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Will Nationals’ starter Joe Ross be able stay healthy in 2017?

Joe Ross, 23, missed significant time with a shoulder issue last season, but he’s determined to stay healthy and get back at it in 2017.

Division Series - Washington Nationals v Los Angeles Dodgers - Game Four Photo by Harry How/Getty Images

About a month into his time on the DL with right shoulder inflammation, Washington Nationals’ GM Mike Rizzo said the time Joe Ross missed might end up being a blessing in disguise.

“We were going to have to limit Joe’s innings somewhere in the middle of the season anyway,” Rizzo explained in an early August MLB Network Radio interview, “so putting him on the DL and kind of spoon-feeding him through this month I think will allow him to pitch for us and perform for us throughout the rest of the season without any kind of limits or parameters put on him.”

Shortly after those comments, however, Ross was taken off his rehab assignment when his shoulder issues persisted.

“We’re trying to figure out what to do,” Nationals’ manager Dusty Baker told reporters, “because sometimes he’s still a little sore, so we’ve just got to figure out exactly what to do. I hate ‘I don’t know,’ but I don’t know.”

Ross missed two-plus months on the DL, but returned to make three late-season starts as the Nationals tried to build him up before the postseason.

He started in Game 4 of the Nationals’ NLDS matchup with the LA Dodgers, but gave up three hits, two walks and four earned runs in 2 23 innings pitched in a 6-5 loss on the road in Los Angeles.

“Physically, I felt really good,” Ross told reporters last weekend when his first career postseason start came up at Nationals’ Winterfest.

“I think just missing so much time, I wouldn’t say timing, just I didn’t have — you know 60 days of being on the bench just kind of takes away a little bit of edge once you get back out on the mound, because I just expected myself to pitch just like it was April 5, April 6th. I think it’s a big expectation after missing so much time with such short time before the playoffs, that’s kind of the pressure I was putting on myself.”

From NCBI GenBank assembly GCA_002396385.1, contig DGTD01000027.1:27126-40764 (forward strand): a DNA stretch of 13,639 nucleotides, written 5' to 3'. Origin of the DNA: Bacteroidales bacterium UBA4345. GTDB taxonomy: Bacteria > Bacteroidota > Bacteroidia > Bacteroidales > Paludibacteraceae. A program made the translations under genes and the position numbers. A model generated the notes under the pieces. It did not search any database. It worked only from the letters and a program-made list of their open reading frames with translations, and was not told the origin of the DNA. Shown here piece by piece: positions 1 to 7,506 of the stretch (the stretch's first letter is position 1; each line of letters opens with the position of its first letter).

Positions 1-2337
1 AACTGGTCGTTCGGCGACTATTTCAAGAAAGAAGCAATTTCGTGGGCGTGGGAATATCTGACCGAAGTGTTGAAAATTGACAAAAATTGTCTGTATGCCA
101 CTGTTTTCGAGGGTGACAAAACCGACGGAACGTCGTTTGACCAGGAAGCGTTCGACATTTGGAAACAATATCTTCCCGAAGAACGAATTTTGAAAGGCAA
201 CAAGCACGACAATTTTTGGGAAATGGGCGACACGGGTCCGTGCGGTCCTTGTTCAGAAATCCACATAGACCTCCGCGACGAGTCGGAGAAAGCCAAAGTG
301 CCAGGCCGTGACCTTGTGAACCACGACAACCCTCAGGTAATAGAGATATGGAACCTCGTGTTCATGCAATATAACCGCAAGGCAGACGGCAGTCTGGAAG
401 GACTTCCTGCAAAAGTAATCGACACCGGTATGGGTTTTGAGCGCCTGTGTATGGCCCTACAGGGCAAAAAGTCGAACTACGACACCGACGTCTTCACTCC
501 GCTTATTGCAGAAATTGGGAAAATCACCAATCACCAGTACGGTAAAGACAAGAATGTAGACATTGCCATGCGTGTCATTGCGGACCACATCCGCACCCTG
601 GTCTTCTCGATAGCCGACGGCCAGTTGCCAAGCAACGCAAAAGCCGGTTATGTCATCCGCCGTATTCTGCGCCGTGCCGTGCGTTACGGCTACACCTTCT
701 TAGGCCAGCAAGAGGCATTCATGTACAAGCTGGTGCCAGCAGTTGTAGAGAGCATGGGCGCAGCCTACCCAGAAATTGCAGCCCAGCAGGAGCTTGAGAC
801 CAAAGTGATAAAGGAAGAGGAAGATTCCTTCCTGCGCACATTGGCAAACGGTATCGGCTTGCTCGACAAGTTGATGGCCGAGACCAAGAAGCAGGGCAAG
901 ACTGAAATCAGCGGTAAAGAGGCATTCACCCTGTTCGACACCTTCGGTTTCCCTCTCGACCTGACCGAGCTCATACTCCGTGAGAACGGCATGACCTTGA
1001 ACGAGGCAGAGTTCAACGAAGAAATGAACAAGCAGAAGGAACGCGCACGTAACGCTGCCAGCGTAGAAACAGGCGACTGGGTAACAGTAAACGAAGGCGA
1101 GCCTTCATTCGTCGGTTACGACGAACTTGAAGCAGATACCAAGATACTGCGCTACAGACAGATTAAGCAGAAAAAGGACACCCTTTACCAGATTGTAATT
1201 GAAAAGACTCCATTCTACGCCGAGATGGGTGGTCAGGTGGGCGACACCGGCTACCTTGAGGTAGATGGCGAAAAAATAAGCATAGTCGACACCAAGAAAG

Ross, 23, said he’s healthy now, however, and preparing for the 2017 campaign like he has for previous seasons.

“I actually got back into lifting earlier than expected,” he said.

“I think everyone hits that two-three week period of, ‘All right, now what do I do with my life?’ So just looking forward to next year.”

Ross was asked if he was doing anything different this winter that will help him try to remain healthy throughout the entire season.

“I guess there’s no one way to do it,” Ross explained, “because you think you’ve figured it out, and then you kind of miss some more time and go back and forth, but it’s just a battle. You’ve got to stay on top of your stuff. It’s unfortunate that I missed so much time last year, especially because I felt so great early in the year, so hopefully this next year I can get back on the right path and maintain that through the whole season.”

Over his first ten starts last season, Ross posted a 2.37 ERA, 18 walks, 46 Ks and a .236/.299/.350 line against in 60 23 IP.

Over the six starts that followed, however, leading up to the DL stint, he put up a 5.45 ERA, eight walks, 33 Ks and a .302/.349/.446 line against in 34 23 innings.

Does he need to change anything in terms of his mechanics as he tries to find a way to stay healthy throughout an entire season?

“I’m sure there’s some tinkering to be done,” Ross said. “It just takes some extra —looking at video, and a little bit more, I think, pre-Spring Training work going into the year, as far as getting my arm ready, staying on top of my mechanics and things like that, I just feel like sometimes you get into a groove and you try to let it ride and get a little bit away from what I was doing beforehand that got me into the spot to feel good going into the year.”

Ross and the rest of the Nationals will be working with a new catcher this season, with Wilson Ramos in Tampa Bay and Derek Norris back in the organization that drafted him after he was acquired from San Diego this winter. Ross was asked if he got any reports on Norris from his brother, Tyson, who threw to Norris the last few seasons with the Padres.

“My brother had nothing but good things to say,” Ross said. “I’ve obviously seen him catching a lot just watching my brother’s games more than anything. He’s a great guy, and if I remember correctly, he did take me deep once earlier this year or last year, so I’m sure he’ll rub that one in on my at some point, but he seems like a great guy and definitely another key asset to the team.”

His brother is a free agent now, after the Padres non-tendered the right-hander following a 2016 campaign in which he made just one start before shoulder issues shut him down. He eventually had to undergo thoracic outlet surgery in October.

So has the younger Ross been lobbying for the Nats to sign his older brother?

“I just keep joking, telling everyone he can come over here,” Ross said, “... as long as he doesn’t take my job.”